6 Apps and Browser Extensions That Make Your Deal Hunting Effortless


Your time is more precious than money—don't waste it hunting for a good deal when there are a number of phone and web apps that will do the legwork for you. Download these six, and you'll never have to resort to paying full price again.


Coupon Sherpa is a smartphone app that makes it easy to find coupons for both online and in-store retailers, no clipping required. And there are a few different ways to use it. You can search for stores nearby to see which brick-and-mortar retailers and restaurants offer coupons: 40 percent off at Michaels, 25 percent off at J.Crew, for example. Once you’re in the store, simply show the cashier your phone, and they’ll enter the code Coupon Sherpa provides. This takes no time at all—you could even look up discounts while you’re waiting in line.

You can also search for retailers individually or by category. The app will tell you which stores and sites have coupons available, and you can save your favorites.

Get it: iOS, Android


Let’s say you finally buy that expensive robot vacuum cleaner you’ve had your eye on, then Amazon drops the price a week later. If you email them, they may refund you the difference—but that requires noticing the price drop and reaching out to Amazon. Paribus will do all of this work for you.

Simply sign up at the web app’s site, connect your accounts, and Paribus will monitor prices on all of things you buy, after you buy them. If something you’ve purchased drops in price, Paribus will email the retailer requesting a refund, and you’ll get an automatic credit, depending on how you paid and the store’s policy. You do have to connect your email and Amazon account in order for Paribus to work (it scans your inbox for receipts), but the app uses multi-level security features including firewalls, VPN services, intrusion prevention systems, and strict access controls to protect your information. (Read its full privacy policy here.)

Of course, Paribus has to make money somehow, and that means it takes a 25 percent commission on whatever amount you’re refunded. Not a bad price to pay for zero effort, though (and a partial refund is better than no refund at all).

Get it: Paribus


Cash back sites let you earn points for purchases, which is awesome. Problem is, you have to remember to navigate through their shopping portals to get those points. Shopkick, an app for iPhone and Android, eliminates this step by automatically applying points to your account whenever you spend.

In order for this to work, you do have to link your credit card info to the app. Once the card is linked, Shopkick will detect when you make a purchase at a participating store and will automatically award you points. You simply spend as usual, and after a while, you’ll accumulate enough points to exchange for items or gift cards.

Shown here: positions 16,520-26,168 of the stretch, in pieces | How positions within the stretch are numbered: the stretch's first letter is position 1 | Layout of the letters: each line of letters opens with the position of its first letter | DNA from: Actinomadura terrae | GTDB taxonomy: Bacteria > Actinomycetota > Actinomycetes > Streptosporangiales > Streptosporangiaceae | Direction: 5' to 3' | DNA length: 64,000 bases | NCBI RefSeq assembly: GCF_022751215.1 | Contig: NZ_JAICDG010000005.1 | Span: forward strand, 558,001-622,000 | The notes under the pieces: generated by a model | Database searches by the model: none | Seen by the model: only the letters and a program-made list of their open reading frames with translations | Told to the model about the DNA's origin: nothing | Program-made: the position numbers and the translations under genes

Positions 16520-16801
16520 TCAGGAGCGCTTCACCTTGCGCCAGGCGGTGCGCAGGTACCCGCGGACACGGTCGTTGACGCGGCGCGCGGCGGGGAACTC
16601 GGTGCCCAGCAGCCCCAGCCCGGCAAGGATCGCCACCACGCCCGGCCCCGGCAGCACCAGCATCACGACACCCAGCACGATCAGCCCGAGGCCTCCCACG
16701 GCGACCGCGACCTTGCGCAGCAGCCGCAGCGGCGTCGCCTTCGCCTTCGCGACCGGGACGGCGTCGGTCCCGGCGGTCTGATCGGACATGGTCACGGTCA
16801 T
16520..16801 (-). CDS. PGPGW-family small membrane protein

Get it: iOS, Android 


You can often find a coupon code for your online purchases, but it requires some searching and digging. Unless you have Honey. When you download this browser extension, it automatically searches for coupon codes when you’re checking out online. It will also find and apply the best one automatically. 

Get it: Chrome, Firefox 


Beyond finding coupon codes, you want to make sure you’re getting the best price when you shop online, and InvisibleHand can find it for you.

Once you download the browser extension, it will pop up automatically when you’re shopping. Whenever you’re looking at an item online, whether it’s on Amazon, Target, or even airline websites, the InvisibleHand will appear and let you know if that product or flight can be found for less money elsewhere. This way, you can comparison shop without any extra effort. 

Get it: Chrome, Firefox 


Loyalty cards are a must if you want to get a store’s “discount” pricing, but keeping up with all of those cards can be kind of a pain. To save you from wallet or keychain overload, CardStar saves all of your loyalty cards in one spot: on your phone.

Once you download the app, simply link all your store loyalty cards. From there, you can access your digital cards in-store, then simply have the cashier scan your phone. The app also keeps track of in-store deals and discounts.

Get it: iOS, Android

Live Smarter
This AI Tool Will Help You Write a Winning Resume

For job seekers, crafting that perfect resume can be an exercise in frustration. Should you try to be a little conversational? Is your list of past jobs too long? Are there keywords that employers embrace—or resist? Like most human-based tasks, it could probably benefit from a little AI consultation.

Fast Company reports that a new start-up called Leap is prepared to offer exactly that. The project—started by two former Google engineers—promises to provide both potential minions and their bosses better ways to communicate and match job needs to skills. Upload a resume and Leap will begin to make suggestions (via highlighted boxes) on where to snip text, where to emphasize specific skills, and roughly 100 other ways to create a resume that stands out from the pile.

If Leap stopped there, it would be a valuable addition to a professional's toolbox. But the company is taking it a step further, offering to distribute the resume to employers who are looking for the skills and traits specific to that individual. They'll even elaborate on why that person is a good fit for the position being solicited. If the company hires their endorsee, they'll take a recruiter's cut of their first year's wages. (It's free to job seekers.)

Although the service is new, Leap says it's had a 70 percent success rate landing its users an interview. The rest is up to you.

[h/t Fast Company]

Live Smarter
8 Tricks to Help Your Cat and Dog to Get Along

When people aren’t debating whether cats or dogs are more intelligent, they’re equating them as mortal foes. That’s a stereotype that both cat expert Jackson Galaxy, host of the Animal Planet show My Cat From Hell, and certified dog trainer Zoe Sandor want to break.

Typically, cats are aloof and easily startled, while dogs are gregarious and territorial. This doesn't mean, however, that they can't share the same space—they're just going to need your help. “If cats and dogs are brought up together in a positive, loving, encouraging environment, they’re going to be friends,” Galaxy tells Mental Floss. “Or at the very least, they’ll tolerate each other.”